Tokens of Connection: Exploring how cryptocollectibles can be made meaningful
Frances Liddell, University of Manchester
Discussions on the value of blockchain tokens and cryptocollectibles often relate to a form of financial or economic value. However, this research explores beyond the financial aspect of blockchain to consider how cryptocollectibles might gain personal value in the museum context. This discussion will be based on a case study at the National Museums Liverpool (NML) where participants were invited to look at the museum collection through personal connection and these museum objects were transformed into cryptocollectibles. This paper will argue how this process challenges authority, ownership and authenticity of digital museum objects and, in so doing, highlights how the properties of blockchain can transform digital museum objects into something which is both personal and meaningful.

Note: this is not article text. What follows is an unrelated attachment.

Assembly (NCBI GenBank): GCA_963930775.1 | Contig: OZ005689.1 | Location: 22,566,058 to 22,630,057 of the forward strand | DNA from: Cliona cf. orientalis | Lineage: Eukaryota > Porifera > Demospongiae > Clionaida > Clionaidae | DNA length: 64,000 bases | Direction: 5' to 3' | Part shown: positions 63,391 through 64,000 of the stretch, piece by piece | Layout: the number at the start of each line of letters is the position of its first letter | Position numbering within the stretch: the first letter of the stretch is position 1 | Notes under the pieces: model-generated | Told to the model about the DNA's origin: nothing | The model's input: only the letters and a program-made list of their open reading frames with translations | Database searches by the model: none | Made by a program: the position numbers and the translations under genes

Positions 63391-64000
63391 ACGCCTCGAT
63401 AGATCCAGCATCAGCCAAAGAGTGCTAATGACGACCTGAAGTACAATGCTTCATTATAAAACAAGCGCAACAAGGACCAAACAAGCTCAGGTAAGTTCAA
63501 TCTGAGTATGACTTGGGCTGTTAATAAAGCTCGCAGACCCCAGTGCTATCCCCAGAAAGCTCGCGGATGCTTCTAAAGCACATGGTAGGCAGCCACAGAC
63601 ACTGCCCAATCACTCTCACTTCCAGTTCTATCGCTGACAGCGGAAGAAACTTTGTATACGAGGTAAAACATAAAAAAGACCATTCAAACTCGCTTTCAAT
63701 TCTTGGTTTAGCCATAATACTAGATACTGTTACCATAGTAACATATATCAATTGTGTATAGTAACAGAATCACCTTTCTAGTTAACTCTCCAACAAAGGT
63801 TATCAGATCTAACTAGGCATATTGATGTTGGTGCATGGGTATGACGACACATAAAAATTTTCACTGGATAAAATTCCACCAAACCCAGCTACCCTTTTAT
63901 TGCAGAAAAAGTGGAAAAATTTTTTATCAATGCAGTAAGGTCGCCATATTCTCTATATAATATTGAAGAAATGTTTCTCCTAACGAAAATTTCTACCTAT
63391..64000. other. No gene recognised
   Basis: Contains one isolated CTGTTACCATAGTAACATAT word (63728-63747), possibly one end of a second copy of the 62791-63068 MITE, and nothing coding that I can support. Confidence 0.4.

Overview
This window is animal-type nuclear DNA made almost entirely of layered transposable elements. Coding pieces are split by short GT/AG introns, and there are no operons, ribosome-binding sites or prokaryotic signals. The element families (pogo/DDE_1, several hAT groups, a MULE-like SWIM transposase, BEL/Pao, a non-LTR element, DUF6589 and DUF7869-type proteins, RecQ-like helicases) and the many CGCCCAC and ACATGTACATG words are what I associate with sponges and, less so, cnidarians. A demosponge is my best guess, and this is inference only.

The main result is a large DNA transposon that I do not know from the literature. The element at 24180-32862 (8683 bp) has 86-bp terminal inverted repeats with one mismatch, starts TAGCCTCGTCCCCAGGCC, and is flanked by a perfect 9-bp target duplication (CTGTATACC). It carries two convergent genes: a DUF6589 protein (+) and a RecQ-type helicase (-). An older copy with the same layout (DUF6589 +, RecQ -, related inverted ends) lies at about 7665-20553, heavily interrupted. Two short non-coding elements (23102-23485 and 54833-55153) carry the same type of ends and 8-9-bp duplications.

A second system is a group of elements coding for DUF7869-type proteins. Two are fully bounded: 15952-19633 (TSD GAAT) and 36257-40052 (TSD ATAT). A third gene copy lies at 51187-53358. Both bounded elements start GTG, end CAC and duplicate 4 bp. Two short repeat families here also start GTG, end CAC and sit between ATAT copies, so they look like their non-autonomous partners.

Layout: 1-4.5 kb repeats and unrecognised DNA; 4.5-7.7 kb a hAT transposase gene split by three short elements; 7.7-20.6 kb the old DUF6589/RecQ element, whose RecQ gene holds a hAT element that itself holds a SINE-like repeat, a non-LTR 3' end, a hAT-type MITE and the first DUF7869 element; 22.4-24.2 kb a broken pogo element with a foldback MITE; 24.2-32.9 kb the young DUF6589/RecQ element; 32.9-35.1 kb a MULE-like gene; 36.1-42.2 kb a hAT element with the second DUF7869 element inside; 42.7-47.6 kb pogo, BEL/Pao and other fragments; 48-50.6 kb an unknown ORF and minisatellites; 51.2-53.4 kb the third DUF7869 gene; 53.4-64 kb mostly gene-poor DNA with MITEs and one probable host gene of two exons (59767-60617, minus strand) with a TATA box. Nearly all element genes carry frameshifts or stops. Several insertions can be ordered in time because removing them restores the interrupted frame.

Aura & Transvestment
Pablo Somonte Ruano, University of the Arts Bremen, Germany
Why claim ownership over the intangible? Why conjure a market into existence through the illusion of authenticity? Why build platforms, communities and infrastructure around enforcing property rights? Is this really what we need? To willingly carry the weight of physical matter? To knowingly emulate the unfair structures of capitalist markets? To surrender the infinite power of abundance in favor of commodity fetishism?
Aura & Transvestment is an artwork consisting of a video essay attached to a crypto-collectible that together explore notions of value, ownership, artificial scarcity and abundance. The essay is a critical analysis of the commodification of digital art taking Walter Benjamin’s concept of aura as a starting point. Finally, the essay proposes transvestment as a temporary counter-action for the expropriation of value from capitalist forms of production and into new models of social coordination.